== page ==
Left: Senegalia montis-salinarum in its habitat on the northern foothills of the Soutpansberg. Right: The flower of S. montis-salinarum Photos: Norbert Hahn.
Date: 29 January 2016 By: Andries van Zyl
Dr Norbert Hahn, post-doctoral research fellow in the Biodiversity Research Chair at the University of Venda, recently published in the journal Phytotaxa a description of a proposed new Senegalia species (previously Acacia) endemic to the Soutpansberg.
Senegalia montis-salinarum (the specific name meaning “salt-pan mountain”) is only known to be found in two widely separated localities where it grows on rocky scree slopes along the hot, dry northern aspect of the mountain. Hahn, through some 20 years of botanising, has been instrumental in the recognition of the Soutpansberg as a centre of endemism and floristic diversity. This new species brings to 24 the number of endemic plants from the Soutpansberg (57 in the biosphere reserve) and to 594 the number of trees known to occur in the mountain and direct vicinity.
Morphologically most similar to Senegalia burkei, the Black Monkey Thorn or Swartapiesdoring, the new species differs by being multi-stemmed, having smaller flowers that produce a greater number of seeds and soft, almost semi-succulent wood that rapidly decays compared to the relatively hard wood of S. burkei.
Described by Hahn as an “enigmatic tree” known to him since 1992 and which he loosely assigned to the S. burkei complex, the new description came about as part of his post-doctoral work of revising the flora of the Soutpansberg region, the latest study following his PhD on the floristic diversity of the region and his MSc on the endemic flora of the mountains. Noting the morphological differences, as well as the unusual habitat, to determine the identity of this unknown taxon, he studied all S. burkei and related species at the National Herbarium in Pretoria (PRE), the Schweickerdt Herbarium (PRU) at the University of Pretoria and the author’s personal collection (Herbarium Soutpansbergensis, ZPB), as well as fresh material in the field.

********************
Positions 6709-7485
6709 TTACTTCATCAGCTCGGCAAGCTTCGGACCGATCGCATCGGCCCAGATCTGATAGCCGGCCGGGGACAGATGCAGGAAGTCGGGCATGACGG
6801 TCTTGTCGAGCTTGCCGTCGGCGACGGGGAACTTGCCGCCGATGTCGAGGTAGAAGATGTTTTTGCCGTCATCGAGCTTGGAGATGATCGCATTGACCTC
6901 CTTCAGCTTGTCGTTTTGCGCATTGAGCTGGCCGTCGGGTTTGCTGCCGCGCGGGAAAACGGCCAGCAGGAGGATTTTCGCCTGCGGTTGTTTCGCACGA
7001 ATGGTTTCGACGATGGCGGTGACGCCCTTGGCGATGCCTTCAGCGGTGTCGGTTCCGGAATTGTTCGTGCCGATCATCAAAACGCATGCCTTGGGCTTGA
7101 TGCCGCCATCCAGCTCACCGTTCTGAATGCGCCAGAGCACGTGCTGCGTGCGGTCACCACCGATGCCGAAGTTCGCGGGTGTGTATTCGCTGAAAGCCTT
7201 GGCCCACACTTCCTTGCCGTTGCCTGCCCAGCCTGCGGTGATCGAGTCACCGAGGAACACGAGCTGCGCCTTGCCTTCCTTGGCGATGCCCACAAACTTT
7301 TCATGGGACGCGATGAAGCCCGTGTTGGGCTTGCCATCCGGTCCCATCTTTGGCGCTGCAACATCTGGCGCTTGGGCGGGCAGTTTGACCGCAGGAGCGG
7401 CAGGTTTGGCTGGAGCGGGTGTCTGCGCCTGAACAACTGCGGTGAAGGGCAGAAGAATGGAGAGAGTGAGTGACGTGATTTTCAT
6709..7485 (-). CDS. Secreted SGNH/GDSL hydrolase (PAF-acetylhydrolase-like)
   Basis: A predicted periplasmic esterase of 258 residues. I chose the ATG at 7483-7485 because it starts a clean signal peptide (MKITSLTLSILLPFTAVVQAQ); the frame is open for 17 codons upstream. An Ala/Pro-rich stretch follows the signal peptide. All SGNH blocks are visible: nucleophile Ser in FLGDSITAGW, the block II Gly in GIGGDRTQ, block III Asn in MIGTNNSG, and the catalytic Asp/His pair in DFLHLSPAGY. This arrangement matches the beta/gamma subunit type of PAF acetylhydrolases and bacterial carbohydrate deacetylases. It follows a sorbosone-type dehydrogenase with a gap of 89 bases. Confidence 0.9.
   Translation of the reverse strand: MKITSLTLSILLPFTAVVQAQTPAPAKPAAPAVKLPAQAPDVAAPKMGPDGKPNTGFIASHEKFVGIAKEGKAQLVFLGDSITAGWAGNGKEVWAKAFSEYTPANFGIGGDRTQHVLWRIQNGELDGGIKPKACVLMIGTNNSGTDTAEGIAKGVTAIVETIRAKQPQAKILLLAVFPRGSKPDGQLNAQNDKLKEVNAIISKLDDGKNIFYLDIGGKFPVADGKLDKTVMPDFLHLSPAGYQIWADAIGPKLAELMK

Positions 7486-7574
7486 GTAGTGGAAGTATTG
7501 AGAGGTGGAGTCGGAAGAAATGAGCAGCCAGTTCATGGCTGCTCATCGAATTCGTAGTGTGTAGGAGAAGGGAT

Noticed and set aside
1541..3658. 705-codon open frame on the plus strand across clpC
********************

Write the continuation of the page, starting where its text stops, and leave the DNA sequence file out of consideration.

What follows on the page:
Given the size and disjunct nature of the two known populations, estimated to be no more than 250 adult trees, the new species would qualify as endangered under the International Union for Conservation of Nature Red List and this is suggested in the paper. Furthermore, the type locality is situated a mere 450 metres from Coal of Africa’s approved Makhado Colliery project. It is also suggested, therefore, that active monitoring be undertaken to avoid habitat degradation that could further endanger this rare tree through the operations of the mine.
The scientific article, Senegalia montis-salinarum, a new species of Fabaceae: Mimosoideae endemic to the Soutpansberg, South Africa, can be accessed by registered users of the Phytotaxa journal website at http://dx.doi.org/10.11646/phytotaxa.244.2.5.
To read more about the exciting scientific projects being undertaken by the National Research Foundation's Biodiversity Chair at the University of Venda, visit the website: http://vhembebiosphere.org/sarchi/ (Article by Jabu Linden: Vhembe Biosphere Reserve NPC).
Andries joined the Zoutpansberger and Limpopo Mirror in April 1993 as a darkroom assistant. Within a couple of months he moved over to the production side of the newspaper and eventually doubled as a reporter. In 1995 he left the newspaper group and travelled overseas for a couple of months. In 1996, Andries rejoined the Zoutpansberger as a reporter. In August 2002, he was appointed as News Editor of the Zoutpansberger, a position he holds until today.